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Discover the Power of Meditation: Stretch Your Mind

“Meditate. Take time to inhale peace and exhale fear. Then take your meditation back to your life. Walk slowly. Stay present for yourself, more fully and completely than ever before. You too can turn your life into a walking, waking, deliberate meditation.” – Melody Beattie

To me, meditation is the practice of showing up for yourself and making time to be present in both your mind and your body. It’s the practice of having honest conversations with yourself and not having answers, but rather trusting that those answers will come. All we need to do is make the time. 

The conversations that I was having early on in my practice were about why I was feeling the way I was feeling. Why was I experiencing what I was experiencing? Why was I going through what I was going through? I was always asking “Why!” Through meditation and yoga, I stopped asking “why” and started trusting the process. 

Meditation is something that becomes a part of you and your lifestyle. I still have conversations with myself. These conversations help me grow and push myself forward. I live by the quote, “If you aren’t growing, you are dying.”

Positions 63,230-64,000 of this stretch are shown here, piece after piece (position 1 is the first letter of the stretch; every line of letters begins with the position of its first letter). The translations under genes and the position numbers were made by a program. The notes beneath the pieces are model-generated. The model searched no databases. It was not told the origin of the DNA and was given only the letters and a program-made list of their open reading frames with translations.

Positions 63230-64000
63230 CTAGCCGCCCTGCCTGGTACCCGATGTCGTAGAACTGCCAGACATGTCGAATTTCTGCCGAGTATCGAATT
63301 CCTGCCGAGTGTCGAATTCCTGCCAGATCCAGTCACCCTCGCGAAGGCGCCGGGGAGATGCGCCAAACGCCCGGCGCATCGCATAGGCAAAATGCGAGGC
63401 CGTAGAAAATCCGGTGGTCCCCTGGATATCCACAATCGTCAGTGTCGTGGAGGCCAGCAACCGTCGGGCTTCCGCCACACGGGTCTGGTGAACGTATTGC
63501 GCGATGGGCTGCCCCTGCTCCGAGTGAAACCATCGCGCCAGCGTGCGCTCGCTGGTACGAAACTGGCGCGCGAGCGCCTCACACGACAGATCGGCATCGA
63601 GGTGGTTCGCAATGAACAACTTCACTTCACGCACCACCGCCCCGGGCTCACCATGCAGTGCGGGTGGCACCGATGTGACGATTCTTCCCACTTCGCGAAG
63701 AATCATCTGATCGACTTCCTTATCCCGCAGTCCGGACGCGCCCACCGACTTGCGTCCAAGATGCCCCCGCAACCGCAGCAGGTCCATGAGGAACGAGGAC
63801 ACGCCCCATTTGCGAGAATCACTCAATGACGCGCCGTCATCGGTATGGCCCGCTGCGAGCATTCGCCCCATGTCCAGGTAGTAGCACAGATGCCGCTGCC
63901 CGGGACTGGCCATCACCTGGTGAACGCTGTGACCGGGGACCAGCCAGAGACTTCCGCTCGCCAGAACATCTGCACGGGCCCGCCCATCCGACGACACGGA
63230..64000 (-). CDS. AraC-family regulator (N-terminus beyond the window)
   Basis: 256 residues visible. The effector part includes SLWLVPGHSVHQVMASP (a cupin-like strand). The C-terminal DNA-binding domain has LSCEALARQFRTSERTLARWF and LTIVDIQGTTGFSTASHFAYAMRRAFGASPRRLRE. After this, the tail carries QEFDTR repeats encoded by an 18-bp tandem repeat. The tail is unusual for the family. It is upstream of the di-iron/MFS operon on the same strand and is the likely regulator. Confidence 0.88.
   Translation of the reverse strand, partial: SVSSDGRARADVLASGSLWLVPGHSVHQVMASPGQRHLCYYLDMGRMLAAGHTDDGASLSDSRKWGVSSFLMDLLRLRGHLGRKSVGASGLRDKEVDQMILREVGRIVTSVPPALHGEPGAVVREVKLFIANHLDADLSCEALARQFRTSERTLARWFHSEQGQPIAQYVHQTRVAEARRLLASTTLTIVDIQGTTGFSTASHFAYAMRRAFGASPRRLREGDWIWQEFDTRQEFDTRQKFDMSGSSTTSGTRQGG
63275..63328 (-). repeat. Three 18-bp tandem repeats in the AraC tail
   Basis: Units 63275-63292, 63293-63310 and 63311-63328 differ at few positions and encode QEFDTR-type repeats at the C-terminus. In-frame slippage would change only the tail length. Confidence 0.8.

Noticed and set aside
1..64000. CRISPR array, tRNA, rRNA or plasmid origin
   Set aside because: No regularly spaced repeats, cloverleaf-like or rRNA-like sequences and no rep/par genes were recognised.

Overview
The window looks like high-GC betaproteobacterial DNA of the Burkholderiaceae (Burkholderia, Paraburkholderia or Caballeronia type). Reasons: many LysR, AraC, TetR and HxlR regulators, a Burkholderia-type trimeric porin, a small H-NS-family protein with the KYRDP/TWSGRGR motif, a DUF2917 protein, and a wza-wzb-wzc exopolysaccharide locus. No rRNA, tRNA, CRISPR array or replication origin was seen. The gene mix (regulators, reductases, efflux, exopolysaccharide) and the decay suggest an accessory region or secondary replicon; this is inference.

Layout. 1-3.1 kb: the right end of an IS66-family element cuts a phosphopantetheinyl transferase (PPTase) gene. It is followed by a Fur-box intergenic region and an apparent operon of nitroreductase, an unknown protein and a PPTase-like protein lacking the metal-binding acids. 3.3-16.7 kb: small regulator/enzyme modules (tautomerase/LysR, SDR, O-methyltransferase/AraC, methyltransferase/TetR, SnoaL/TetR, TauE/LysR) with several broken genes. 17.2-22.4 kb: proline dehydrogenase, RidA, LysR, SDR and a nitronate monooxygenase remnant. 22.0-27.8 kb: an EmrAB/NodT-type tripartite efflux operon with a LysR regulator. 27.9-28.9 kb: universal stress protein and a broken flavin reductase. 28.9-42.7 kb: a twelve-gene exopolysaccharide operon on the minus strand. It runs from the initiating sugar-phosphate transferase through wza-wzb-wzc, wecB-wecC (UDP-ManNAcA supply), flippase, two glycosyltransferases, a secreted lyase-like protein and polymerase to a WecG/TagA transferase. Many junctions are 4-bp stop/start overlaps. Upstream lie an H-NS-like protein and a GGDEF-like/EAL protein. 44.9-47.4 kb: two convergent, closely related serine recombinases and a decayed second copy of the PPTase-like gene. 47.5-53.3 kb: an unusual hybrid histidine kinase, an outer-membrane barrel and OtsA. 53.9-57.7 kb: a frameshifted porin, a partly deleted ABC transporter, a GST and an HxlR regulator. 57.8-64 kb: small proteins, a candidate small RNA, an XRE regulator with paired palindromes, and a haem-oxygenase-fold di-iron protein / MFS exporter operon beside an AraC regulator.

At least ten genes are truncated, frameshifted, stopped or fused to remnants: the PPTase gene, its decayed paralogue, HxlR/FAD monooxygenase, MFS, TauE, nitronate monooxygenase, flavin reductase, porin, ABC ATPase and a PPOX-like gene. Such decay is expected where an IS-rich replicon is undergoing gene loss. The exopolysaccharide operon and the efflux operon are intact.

My Meditative Journey

I found meditation through the practice of yoga. When I started practicing yoga in 2008 (I was 23 years old), I didn’t think of yoga as meditation. I looked at hot, Vinyasa (Flow) as a workout. But, as I continued to practice, the more I realized yoga is also a moving meditation. (Which is funny because Savannah Guthrie just talked about this on The TODAY Show when asked if she noticed mental benefits of yoga. Check it out at minute 4:40!)

There were times when I was uncomfortable in a pose and all I wanted to do was come out of it, but as the teacher spoke to me and encouraged me to stay committed, I realized her words weren’t only applying to my yoga practice but they also applied to my everyday life! As I continued to practice yoga, I started to evolve my meditation practice on my own. I would meditate while driving to work. I would lie down on my yoga mat for five minutes before bed and just focus on my breath. I would take long walks and meditate. I would write in my journal and that was an act of meditating for me. I discovered that meditation doesn’t have to be sitting and chanting, but rather it can be dynamic. 

Benefits of Meditation